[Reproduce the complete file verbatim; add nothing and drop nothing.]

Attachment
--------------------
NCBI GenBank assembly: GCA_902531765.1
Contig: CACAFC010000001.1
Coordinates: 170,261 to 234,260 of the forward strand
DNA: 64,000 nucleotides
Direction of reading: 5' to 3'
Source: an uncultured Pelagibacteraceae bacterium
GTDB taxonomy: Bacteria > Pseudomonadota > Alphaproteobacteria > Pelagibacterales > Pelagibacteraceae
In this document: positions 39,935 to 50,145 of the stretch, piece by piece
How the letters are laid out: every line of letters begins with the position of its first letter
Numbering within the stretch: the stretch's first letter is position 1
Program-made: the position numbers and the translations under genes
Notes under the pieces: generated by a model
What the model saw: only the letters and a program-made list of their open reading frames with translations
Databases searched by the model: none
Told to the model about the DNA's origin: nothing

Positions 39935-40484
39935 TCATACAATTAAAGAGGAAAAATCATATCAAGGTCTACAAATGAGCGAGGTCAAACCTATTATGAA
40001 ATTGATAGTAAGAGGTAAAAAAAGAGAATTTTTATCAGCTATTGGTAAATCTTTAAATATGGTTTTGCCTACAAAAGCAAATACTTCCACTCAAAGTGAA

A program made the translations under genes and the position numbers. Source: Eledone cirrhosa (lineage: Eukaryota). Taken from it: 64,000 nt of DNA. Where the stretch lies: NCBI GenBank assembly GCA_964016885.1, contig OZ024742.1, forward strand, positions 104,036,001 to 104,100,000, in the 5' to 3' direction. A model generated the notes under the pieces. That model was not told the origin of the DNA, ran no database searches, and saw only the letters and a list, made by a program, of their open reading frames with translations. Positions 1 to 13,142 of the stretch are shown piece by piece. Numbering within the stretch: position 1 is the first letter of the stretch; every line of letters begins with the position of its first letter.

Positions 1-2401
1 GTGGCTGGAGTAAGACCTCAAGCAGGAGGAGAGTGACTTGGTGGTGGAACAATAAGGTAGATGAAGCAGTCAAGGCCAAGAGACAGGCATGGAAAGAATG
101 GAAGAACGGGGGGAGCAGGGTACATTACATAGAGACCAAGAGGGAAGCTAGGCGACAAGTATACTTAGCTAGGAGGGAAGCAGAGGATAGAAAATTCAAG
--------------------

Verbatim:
NCBI GenBank assembly: GCA_902531765.1
Contig: CACAFC010000001.1
Coordinates: 170,261 to 234,260 of the forward strand
DNA: 64,000 nucleotides
Direction of reading: 5' to 3'
Source: an uncultured Pelagibacteraceae bacterium
GTDB taxonomy: Bacteria > Pseudomonadota > Alphaproteobacteria > Pelagibacterales > Pelagibacteraceae
In this document: positions 39,935 to 50,145 of the stretch, piece by piece
How the letters are laid out: every line of letters begins with the position of its first letter
Numbering within the stretch: the stretch's first letter is position 1
Program-made: the position numbers and the translations under genes
Notes under the pieces: generated by a model
What the model saw: only the letters and a program-made list of their open reading frames with translations
Databases searched by the model: none
Told to the model about the DNA's origin: nothing

Positions 39935-40484
39935 TCATACAATTAAAGAGGAAAAATCATATCAAGGTCTACAAATGAGCGAGGTCAAACCTATTATGAA
40001 ATTGATAGTAAGAGGTAAAAAAAGAGAATTTTTATCAGCTATTGGTAAATCTTTAAATATGGTTTTGCCTACAAAAGCAAATACTTCCACTCAAAGTGAA

A program made the translations under genes and the position numbers. Source: Eledone cirrhosa (lineage: Eukaryota). Taken from it: 64,000 nt of DNA. Where the stretch lies: NCBI GenBank assembly GCA_964016885.1, contig OZ024742.1, forward strand, positions 104,036,001 to 104,100,000, in the 5' to 3' direction. A model generated the notes under the pieces. That model was not told the origin of the DNA, ran no database searches, and saw only the letters and a list, made by a program, of their open reading frames with translations. Positions 1 to 13,142 of the stretch are shown piece by piece. Numbering within the stretch: position 1 is the first letter of the stretch; every line of letters begins with the position of its first letter.

Positions 1-2401
1 GTGGCTGGAGTAAGACCTCAAGCAGGAGGAGAGTGACTTGGTGGTGGAACAATAAGGTAGATGAAGCAGTCAAGGCCAAGAGACAGGCATGGAAAGAATG
101 GAAGAACGGGGGGAGCAGGGTACATTACATAGAGACCAAGAGGGAAGCTAGGCGACAAGTATACTTAGCTAGGAGGGAAGCAGAGGATAGAAAATTCAAG